Translation:I would be happy if the two countries met again at the final.
I'm not sure about the rest of you guys, but where I come from we say "in the final."
"Canada and the U.S. have met in the final of all 12 world championships held since 1990." http://www.cbc.ca/sports/hockey/canadian-women-defeat-u-s-in-world-hockey-warmup-1.1037622
The English is definitely wrong! It should be "in the final", in the hover hints DL gives meet for "reencontrassem" so I thing my answer "... meet in the final" is correct.
I don't think so. "Would meet again" is conditional; yet it shouldn't be in the "if" clause, which expresses the condition for you to be happy : "I would be happy if...", that is where the conditional must stand. In the "if" clause, you must use a past tense.
However, you can use "would" for a subjunctive past in Portuguese, when it is in a clause which expresses a future fact in a past speech. There have been some examples in this section, e.g.:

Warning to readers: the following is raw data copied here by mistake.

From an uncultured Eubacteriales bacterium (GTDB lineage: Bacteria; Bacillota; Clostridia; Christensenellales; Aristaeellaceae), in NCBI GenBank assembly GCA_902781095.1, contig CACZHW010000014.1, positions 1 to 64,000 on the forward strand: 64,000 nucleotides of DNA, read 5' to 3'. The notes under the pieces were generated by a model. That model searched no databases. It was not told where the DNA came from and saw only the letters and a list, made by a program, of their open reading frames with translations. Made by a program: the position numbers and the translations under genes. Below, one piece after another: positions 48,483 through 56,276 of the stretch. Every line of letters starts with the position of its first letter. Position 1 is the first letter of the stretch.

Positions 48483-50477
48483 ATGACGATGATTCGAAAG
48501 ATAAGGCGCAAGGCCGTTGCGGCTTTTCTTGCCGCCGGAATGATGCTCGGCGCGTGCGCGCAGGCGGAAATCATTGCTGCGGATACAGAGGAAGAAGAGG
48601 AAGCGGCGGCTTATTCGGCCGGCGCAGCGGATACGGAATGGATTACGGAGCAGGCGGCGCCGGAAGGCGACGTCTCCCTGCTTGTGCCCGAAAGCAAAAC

- "Eu fiz tudo para que eles não se encontrassem" = "I did everything so that they would not meet".
There, the Portuguese demands subjunctive because in the logic of the speech, the action hasn't happened yet (and is considered "unreal") ; whereas in English there is no such consideration, and it simply uses "will" in its past form, i.e. "would".
But in this exercise here, you should only use "would" in the main clause (I would be happy) because that is where the verb is submitted to a condition (expressed with "if..." in a past tense).
To reunite would be like east and west germany becoming germany; meeting again and uniting are pretty different. Also, I'm not sure, but I think "at the end" would use "finally" not "the final." As a noun, a "final" is the last game in a series of matches. Not an end point, in general.